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FL DOR Forms: Planes, Boats, & Autos for Florida Sales Tax

Clicking around on the Florida Department of Revenue's ("FL DOR") website reminds me of the John Candy and Steve Martin movie in the late 80's entitled Planes, Trains & Automobiles. Instead of showing the struggle of a man's journey home for the holidays, the FL DOR's website outlines the struggles of plane, boat, or auto dealers to keep up with the endless rules and dozens of forms. If an auto, boat, or plane dealer is ever audited and the proper forms are not maintained, then the unassuming taxpayer risks huge liabilities. As a general rule, all 3 items are subject to Florida sales tax because they are tangible personal property. Further, for the unsuspecting dealer, the potential for not thoroughly understanding the business can create a high problem because of the high selling price of the item and the ability for the state to track the sales.

The most common type of audit we see on a regular basis is an auto dealer. Auto dealers are disadvantaged because the FL DOR has readily accessible records from the DMV. The FL DOR knows the amount of sales a car dealer makes and if the records do not match and audit notice is issued. It is also very common for an auto dealer to make tax exempt out of state sales or partially tax exempt sales to residents of other states. Further, due to the large number of transactions per car dealer, high volume of car dealers around, and the tedious amount of record keeping that must be done, car dealers are easy prey for the FL DOR.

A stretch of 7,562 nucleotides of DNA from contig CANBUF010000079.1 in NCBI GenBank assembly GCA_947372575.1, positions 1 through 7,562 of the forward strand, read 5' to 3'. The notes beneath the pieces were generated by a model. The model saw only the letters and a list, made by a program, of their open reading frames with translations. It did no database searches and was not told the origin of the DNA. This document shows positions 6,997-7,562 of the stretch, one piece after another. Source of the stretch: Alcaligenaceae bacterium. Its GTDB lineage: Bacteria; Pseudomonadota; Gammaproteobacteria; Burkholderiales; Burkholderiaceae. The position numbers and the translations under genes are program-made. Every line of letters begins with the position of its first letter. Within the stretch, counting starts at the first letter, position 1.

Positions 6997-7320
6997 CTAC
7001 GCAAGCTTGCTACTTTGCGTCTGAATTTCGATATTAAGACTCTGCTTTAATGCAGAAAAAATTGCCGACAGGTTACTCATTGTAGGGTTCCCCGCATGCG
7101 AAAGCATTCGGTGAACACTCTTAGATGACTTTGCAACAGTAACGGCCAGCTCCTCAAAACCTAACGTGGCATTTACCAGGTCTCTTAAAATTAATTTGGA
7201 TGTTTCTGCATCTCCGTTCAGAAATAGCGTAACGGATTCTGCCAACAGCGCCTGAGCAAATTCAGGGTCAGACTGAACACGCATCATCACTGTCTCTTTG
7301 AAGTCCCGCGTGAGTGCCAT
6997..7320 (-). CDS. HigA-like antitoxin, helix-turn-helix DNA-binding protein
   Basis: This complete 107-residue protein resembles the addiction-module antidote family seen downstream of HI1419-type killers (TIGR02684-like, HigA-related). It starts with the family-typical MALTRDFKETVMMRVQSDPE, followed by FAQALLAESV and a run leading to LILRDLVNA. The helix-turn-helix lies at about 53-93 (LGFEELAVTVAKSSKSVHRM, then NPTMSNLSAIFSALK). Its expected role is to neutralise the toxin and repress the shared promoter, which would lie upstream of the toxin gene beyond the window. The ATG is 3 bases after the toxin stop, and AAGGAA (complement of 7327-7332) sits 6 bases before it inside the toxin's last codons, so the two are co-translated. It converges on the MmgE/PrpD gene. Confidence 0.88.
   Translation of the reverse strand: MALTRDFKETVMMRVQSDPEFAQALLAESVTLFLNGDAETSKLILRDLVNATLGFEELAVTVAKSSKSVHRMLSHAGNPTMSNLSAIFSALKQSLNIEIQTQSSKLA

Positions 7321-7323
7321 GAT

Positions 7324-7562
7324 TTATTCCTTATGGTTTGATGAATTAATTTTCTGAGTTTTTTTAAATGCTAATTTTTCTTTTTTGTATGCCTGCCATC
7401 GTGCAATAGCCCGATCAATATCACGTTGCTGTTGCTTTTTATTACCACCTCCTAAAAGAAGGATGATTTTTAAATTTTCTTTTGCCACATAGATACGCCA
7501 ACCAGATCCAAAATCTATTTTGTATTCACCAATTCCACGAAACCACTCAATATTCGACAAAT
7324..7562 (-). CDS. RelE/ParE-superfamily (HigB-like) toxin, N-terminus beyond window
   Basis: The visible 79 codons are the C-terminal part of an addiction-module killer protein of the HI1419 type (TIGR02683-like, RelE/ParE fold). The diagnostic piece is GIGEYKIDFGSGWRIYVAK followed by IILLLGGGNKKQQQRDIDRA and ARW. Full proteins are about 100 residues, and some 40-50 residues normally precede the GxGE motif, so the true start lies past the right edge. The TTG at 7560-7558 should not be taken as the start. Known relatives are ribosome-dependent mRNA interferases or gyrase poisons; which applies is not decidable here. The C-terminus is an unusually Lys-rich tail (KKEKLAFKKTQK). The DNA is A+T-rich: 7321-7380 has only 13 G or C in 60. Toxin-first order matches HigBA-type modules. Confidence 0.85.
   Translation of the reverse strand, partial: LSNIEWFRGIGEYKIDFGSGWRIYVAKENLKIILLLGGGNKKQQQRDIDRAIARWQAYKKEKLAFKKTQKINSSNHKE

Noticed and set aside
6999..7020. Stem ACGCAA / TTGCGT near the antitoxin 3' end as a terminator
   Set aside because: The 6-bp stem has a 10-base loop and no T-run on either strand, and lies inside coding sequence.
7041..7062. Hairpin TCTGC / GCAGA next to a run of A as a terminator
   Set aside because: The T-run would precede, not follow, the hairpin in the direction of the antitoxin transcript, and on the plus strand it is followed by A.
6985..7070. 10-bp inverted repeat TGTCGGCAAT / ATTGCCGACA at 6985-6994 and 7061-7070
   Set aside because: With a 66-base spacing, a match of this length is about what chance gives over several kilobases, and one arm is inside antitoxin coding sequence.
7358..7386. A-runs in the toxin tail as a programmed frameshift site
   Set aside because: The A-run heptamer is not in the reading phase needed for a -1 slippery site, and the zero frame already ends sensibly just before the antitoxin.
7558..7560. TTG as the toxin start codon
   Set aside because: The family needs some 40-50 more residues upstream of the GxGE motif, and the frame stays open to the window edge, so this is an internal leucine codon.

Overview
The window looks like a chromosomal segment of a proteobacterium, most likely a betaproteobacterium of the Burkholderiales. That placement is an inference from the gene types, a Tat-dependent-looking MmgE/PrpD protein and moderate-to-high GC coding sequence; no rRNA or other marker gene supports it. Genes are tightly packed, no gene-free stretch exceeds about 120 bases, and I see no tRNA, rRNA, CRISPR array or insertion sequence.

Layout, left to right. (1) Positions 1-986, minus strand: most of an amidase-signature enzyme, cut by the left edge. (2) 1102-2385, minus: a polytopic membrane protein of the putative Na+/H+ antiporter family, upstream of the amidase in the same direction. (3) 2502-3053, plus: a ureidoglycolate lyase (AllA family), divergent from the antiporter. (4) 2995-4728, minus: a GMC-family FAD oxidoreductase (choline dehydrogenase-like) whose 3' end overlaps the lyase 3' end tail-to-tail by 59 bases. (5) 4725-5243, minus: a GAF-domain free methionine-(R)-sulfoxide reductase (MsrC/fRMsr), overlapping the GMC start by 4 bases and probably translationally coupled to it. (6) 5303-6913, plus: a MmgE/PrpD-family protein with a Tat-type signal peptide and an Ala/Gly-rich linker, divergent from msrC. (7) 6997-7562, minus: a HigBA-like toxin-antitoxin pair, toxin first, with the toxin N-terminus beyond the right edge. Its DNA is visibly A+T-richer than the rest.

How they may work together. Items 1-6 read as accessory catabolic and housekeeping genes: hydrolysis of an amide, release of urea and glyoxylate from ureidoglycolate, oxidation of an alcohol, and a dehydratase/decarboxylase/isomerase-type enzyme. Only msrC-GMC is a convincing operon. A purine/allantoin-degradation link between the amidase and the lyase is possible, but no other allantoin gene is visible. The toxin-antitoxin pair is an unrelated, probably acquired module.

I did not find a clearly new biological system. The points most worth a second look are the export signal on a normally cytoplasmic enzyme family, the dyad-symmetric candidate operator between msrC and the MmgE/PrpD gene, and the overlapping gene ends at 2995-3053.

The two most common problems faced by auto dealers are sales to customers and dealers who reside in another state. Time and time again, the auto dealer confuses the forms needed and their correct use. This makes for an unpleasant situation on audit, and the auditor will hold the auto dealer liable for the uncollected tax just for having incomplete or incorrect forms on file.

The first problem arises when sales are made to dealers in other states. Because a Florida resale certificate issued by a buyer who is a Florida dealer exempts a sale from tax, many dealers believe another state's resale certificate also exempts the sale. However, if a Florida dealer sells to another dealer in another state the correct document to have executed is a non-resident dealer form.

The more common problem arises in dealings with a non-Florida buyer who is not a dealer. If the sale is shipped outside of Florida then it is not a Florida sale and Florida sales tax does not apply. The correct way to document this transaction is for the dealer to maintain a bill of lading that clearly identifies the item sold and shipped out of state. Even if the customer arranges for delivery, the auto dealer must maintain a copy of the shipping records to legitimately treat the transaction as tax exempt. The more confusing issue is when a buyer from another state purchases a car here in Florida. In that example, a Form DR-123, Affidavit for Partial Exemption of a Motor Vehicle for Licensing in Another State, should be executed and stored. In this scenario, the buyer must pay his/her state's sales tax, not to exceed the applicable Florida tax rate. A listing of the various states sales tax can be found at the end of this article in a previous blog written by James Sutton. The dealer then collects and remits the foreign state sales tax to Florida. Although, it sounds strange it is the proper way to document the transaction. It is unfortunate that the state dings a dealer for having the incorrect form for a transaction that is truly exempt.